37_Roadmaster_C

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About 37_Roadmaster_C

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    Senior Member
  • Birthday 01/18/1964

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  • Gender:
    Male
  • Location:
    Central Washington State, USA
  • Interests:
    Electronics, amature radio, antique cars, metal working (machining), cats and family

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  1. 37_Roadmaster_C

    CUTOUT

    JFranklin has one way to get the part required. Another way is to look at an electronic parts supplier. My favorite is Mouser Electronics www.mouser.com or Digi Key www.digikey.com . Either one will have a suitable diode for less than $10 and they will sell to anyone. I know Mouser has no minimum but I am not 100% sure about Digi Key. I used both suppliers when I had my industrial electronic design and service business. There are many things to consider when sourcing components, but for this application the important ones are current (amps) and Peak Inverse Voltage. I would want amps to be 30 or more and peak inverse voltage to be 100 or more for this use. Added: I checked both for part numbers and stock and only found parts that are not real obvious about how to use. Sorry.
  2. 37_Roadmaster_C

    CUTOUT

    I hate to be a party pooper, but if those diodes are indeed in parallel they will NOT work as a single 20 amp diode. The reason is that no two diodes are exactly the same in regard to breakdown voltage. Because of this the diode with the lower breakdown will try to carry ALL the current and will fail because it is over its ratings. It may seem that the diodes are "close enough" to being balanced, but in electronic terms if the diodes are out of balance by even .001 volt or less that will cause the above failure. In the rare cases where diodes are used in parallel there are series balancing resistors that take the abuse and allow parallel operation.
  3. My 60 Electra was bought new by my grandparents. Long after grandfather passed my grandmother drove the car and religiously had the speed buzzer set for the speed limit on the highway she lived on. She did not drive much when she got over 80 in 1979 so my father started driving the car from time to time just to keep it moving and reliable. I would ride into town with him just to ride in the car. Now dad tended to use speed limits as a "Recommended Speed" and often viewed it as a low recommendation... The one thing I will remember forever is how when that "damn thing" would buzz, dad would actually hit the dash with a sliding motion to the speed buzzer setting wheel and actually spin the adjustment all the way to the high end, often with only one hit!! One of these days I will get the car on the road again and set the buzzer low enough to buzz when I take dad to town. I can hear the profanity already .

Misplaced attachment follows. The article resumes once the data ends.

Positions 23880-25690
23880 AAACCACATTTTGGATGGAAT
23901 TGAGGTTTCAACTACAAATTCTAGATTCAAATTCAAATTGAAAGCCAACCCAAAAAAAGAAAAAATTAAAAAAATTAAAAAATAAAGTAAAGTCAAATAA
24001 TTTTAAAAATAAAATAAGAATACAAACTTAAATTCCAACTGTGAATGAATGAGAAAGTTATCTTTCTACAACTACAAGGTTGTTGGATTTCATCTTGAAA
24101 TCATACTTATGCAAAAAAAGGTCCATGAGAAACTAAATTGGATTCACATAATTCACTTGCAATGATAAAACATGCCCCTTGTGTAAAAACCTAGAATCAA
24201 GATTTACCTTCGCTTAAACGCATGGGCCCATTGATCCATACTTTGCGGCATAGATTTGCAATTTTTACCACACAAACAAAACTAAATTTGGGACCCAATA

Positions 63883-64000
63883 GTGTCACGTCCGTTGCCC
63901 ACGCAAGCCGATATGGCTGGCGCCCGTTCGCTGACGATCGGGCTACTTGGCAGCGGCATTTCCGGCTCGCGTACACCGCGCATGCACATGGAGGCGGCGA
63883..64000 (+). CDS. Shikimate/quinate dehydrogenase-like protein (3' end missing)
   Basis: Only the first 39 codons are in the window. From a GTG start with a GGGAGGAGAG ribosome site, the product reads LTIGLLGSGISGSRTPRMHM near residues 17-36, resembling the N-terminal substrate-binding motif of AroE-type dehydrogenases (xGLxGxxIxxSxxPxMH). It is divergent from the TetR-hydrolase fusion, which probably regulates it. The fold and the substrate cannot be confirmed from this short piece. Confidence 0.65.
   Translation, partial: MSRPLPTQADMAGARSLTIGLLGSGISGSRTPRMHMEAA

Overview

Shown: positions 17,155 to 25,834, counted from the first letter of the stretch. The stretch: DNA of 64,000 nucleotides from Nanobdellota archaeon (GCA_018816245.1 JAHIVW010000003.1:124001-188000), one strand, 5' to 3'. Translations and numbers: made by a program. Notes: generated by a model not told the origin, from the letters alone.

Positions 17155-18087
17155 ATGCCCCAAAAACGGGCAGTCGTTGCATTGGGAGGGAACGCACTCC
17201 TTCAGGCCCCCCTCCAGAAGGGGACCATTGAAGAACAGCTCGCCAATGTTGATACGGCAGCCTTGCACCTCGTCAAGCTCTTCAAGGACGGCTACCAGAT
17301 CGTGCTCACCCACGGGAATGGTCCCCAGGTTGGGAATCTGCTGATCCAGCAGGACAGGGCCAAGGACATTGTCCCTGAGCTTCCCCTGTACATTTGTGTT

4. Greg, 61polara has it right. Another thing that affects the way it works is how much of the capillary is in the airflow. The more that is directly in the airflow the more sensitive it is and therefore holds the temperature more constant.
  5. The polarity of the coil may or may not have a real effect on performance of the engine. I am not a expert and do not dispute the findings of those above that have had real world findings. I only want to point out that sparkplug polarity is ignored in several current or slightly older designs. Look at the GM coilpack operation as used in many V6 and V8 models. That design has sparkplugs connected to both ends of the coil that fire at the same time. With this design, one plug is firing center to ring while the other one is firing ring to center. These engines seem to run very well on all cylinders, not just half of them. Just something to think about........